Local media in Egypt has reported that an Islamist mob threw two teenage boys off an apartment ledge before beating them. In the ensuing beating one of the boys, 19 year old Hamada Badr was killed whilst the other boy survived.
The fracas came after a pro Morsi mob came across four teens celebrating the recent ouster of Egyptian leader Muhammad Morsi. Incensed the Islamist mob began giving chase to the boys which led to them climbing the roof of an apartment complex and from there another 20 ft ledge where they sought refuge.
From there the mob began throwing rocks and large objects at the boys as they lay huddled on the structure. Perhaps out of coincidence one of the members of the mob is then seen robustly waving an Al Qaeda banner.
From there members of the mob were able to assail the structure where the four boys were, throwing two of them over before then proceeding to mercilessly beat the unconscious boys.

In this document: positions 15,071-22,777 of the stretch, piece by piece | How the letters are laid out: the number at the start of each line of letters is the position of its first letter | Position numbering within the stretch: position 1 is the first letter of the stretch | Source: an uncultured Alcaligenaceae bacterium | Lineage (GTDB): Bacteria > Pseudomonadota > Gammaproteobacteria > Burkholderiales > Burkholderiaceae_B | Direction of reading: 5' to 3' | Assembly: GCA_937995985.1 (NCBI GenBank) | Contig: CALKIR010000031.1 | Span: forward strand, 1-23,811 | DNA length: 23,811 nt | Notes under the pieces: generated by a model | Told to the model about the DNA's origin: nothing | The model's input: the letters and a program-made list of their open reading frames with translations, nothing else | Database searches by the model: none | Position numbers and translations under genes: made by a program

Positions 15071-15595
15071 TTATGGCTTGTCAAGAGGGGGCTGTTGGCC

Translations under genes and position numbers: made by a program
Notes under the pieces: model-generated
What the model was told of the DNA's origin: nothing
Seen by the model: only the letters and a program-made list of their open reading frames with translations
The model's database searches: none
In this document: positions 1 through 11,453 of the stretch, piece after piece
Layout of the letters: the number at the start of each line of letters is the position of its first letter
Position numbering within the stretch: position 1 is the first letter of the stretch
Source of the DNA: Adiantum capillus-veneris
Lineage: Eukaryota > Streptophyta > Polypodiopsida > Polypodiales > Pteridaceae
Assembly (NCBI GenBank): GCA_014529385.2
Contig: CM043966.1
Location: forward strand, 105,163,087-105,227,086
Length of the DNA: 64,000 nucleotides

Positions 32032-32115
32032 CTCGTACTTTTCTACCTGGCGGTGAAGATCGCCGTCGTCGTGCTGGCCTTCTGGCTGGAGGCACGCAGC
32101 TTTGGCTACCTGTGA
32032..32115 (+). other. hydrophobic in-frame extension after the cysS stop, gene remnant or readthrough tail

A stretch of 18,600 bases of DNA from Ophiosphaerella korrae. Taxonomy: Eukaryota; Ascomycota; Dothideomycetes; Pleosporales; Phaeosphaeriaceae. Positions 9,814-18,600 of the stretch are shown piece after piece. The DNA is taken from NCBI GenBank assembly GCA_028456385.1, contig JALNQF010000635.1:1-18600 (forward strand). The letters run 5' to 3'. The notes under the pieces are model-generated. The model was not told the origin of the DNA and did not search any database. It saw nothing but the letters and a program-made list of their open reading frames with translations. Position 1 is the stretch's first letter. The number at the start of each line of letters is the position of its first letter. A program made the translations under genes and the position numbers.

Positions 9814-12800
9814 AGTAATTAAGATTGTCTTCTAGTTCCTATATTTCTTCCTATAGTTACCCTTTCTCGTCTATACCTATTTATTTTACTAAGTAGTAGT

Told the father, Mohammed Badr of the one boy that died:
‘All he was guilty of was that he was on the roof of the building, celebrating the ousting of Morsi. But the Brotherhood waged a war against whoever was celebrating Morsi’s departure.
‘After throwing him, they wanted to do the same with the others, but people in the neighbourhood stopped them.’
Perhaps unbeknownst to the mob, an onlooker had been filming the ensuing fracas which they soon began circulating online. From there a Facebook group run by an opposition group called the ‘Six April Students,‘ posted a picture of the deceased asserting ‘Muslim Brotherhood and other terroristic groups’ for his death.
Al Arabiya have gone on to tell that one suspect has since been arrested for their part in the youth’s death
Alexandria, the locale where the fracas is said to have occurred has seen some of the most vigilant protests during the recent political unrest in Egypt of late.
Local media have gone on to tell that on the day of the filming of the video, twelve individuals were killed in clashes in the vicinity along with 200 injured.
At present there is no sight as to when the violence will dissipitate and whether the forcing of President Morsi from office will do much to quell the civil unrest as political factions seek to regain control of a political vacuum.